However, mobile internet usage in the country is widespread, with over 9.94 million active mobile connections in early 2023. This figure represents around 156% of the total population and indicates that a mobile-first financial service, like a Bitcoin wallet, would be far more accessible than traditional central banks.
Around 25% of El Salvador’s gross domestic product (GDP) comes from remittance payments. This means that a significant portion of wealth within the country comes in from overseas payments. Remittance fees are typically high, sometimes costing around 30-50% of the value of the transfer.
Like many Central American nations, El Salvador uses the US Dollar as its national currency. In 2001, the El Salvadoran government began de-circulating their previous currency, the Salvadoran colón, replacing it with USD as the more stable and secure national currency.
Twenty years later, the Salvadoran government wanted to move away from its reliance on the US dollar and its loss of value due to inflation.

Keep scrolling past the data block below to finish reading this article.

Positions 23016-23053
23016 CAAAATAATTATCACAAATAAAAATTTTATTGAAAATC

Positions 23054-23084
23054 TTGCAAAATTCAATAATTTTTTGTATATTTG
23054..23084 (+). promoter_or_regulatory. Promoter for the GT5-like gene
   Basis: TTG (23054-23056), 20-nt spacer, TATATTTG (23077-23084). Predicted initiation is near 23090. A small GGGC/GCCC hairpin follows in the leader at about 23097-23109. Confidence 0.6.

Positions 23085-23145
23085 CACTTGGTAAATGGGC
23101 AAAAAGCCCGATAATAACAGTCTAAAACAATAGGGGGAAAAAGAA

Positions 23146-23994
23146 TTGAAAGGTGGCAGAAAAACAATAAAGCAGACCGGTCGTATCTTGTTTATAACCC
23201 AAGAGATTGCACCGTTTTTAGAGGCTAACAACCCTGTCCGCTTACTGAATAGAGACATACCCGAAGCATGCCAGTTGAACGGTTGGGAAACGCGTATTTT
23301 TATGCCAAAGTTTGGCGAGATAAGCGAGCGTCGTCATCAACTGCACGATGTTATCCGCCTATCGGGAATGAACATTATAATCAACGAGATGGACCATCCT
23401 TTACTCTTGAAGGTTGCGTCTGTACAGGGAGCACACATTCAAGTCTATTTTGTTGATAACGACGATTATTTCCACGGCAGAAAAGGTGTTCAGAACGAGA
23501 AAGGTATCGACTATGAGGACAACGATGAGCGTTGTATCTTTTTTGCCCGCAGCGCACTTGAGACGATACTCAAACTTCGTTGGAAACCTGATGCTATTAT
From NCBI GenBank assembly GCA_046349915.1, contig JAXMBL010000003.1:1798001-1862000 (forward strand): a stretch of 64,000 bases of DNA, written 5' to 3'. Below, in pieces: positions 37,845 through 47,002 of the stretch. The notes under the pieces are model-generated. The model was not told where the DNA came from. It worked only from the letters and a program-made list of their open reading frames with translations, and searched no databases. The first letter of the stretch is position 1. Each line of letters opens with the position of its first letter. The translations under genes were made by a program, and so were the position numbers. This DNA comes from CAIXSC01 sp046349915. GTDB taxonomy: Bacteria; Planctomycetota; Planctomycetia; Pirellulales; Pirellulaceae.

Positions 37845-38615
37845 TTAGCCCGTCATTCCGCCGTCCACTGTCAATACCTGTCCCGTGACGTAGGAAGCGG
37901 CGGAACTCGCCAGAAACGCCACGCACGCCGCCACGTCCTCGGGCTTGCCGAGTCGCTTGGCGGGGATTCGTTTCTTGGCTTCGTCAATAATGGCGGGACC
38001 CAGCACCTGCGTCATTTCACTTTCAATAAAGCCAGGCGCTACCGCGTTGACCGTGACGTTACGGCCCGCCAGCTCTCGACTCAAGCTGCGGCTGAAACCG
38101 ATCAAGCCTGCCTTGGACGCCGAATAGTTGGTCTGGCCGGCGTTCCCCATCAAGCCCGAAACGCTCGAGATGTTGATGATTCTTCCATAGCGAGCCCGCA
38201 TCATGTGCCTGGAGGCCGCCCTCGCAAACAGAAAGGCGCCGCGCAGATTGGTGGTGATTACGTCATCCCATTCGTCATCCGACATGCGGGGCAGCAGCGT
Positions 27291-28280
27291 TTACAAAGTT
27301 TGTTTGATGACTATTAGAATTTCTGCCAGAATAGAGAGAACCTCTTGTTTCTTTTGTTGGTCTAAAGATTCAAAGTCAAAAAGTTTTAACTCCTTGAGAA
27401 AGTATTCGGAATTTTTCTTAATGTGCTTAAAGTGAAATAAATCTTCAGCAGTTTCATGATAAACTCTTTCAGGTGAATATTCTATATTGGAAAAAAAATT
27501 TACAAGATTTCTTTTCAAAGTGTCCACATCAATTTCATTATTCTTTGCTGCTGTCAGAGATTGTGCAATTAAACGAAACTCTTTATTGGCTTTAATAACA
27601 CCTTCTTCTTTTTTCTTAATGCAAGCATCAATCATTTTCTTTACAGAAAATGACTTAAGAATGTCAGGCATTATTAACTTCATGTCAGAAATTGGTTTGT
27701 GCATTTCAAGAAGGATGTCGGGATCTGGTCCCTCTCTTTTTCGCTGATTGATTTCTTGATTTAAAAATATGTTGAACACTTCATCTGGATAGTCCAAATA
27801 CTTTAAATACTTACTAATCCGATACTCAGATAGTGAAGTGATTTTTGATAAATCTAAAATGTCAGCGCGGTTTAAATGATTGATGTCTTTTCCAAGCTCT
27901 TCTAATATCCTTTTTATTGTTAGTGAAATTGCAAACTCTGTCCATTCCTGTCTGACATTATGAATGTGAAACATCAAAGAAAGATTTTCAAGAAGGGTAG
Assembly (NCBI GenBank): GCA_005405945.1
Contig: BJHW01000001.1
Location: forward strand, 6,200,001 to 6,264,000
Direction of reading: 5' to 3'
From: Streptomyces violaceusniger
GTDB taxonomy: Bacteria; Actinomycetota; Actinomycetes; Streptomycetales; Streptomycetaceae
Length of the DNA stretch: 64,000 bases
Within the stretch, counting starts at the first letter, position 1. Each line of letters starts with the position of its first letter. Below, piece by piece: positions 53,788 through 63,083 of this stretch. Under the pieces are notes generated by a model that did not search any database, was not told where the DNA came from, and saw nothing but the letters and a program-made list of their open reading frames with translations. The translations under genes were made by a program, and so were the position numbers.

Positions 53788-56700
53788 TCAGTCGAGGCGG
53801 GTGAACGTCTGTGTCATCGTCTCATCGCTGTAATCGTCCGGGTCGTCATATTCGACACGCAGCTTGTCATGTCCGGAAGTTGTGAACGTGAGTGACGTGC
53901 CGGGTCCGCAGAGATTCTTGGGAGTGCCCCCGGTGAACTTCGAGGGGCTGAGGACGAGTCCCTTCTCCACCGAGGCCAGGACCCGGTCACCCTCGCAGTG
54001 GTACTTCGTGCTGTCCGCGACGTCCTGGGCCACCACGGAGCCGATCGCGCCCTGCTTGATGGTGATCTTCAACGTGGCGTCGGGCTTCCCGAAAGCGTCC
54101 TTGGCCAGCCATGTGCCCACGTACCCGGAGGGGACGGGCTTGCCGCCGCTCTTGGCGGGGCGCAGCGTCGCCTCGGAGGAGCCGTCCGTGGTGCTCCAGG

What Are the Risks of Using Bitcoin as a Legal Tender?
Using Bitcoin as a legal tender has raised many concerns among the Salvadoran public. There are concerns that the cryptocurrency network will be used for scams and money laundering. The Salvadoran government argues Bitcoin has the opposite effect; blockchain’s transparency means that tracking funds is easier than ever.
The International Monetary Fund (IMF) has implored El Salvador to reverse its decision about using Bitcoin as a legal tender. They argue that the cryptocurrency is too volatile and poses a risk to the nation’s financial stability and consumer protection.
If the price of Bitcoin drops significantly, there is a substantial risk that the El Salvadoran government will default on its loans and be unable to repay its lenders.
With the vision of turning El Salvador into a cryptocurrency utopia, Nayib Bukele has promised to build Bitcoin City on the side of a volcano. The proposed city is expected to be built on the Gulf of Fonseca on the nation’s southern coast.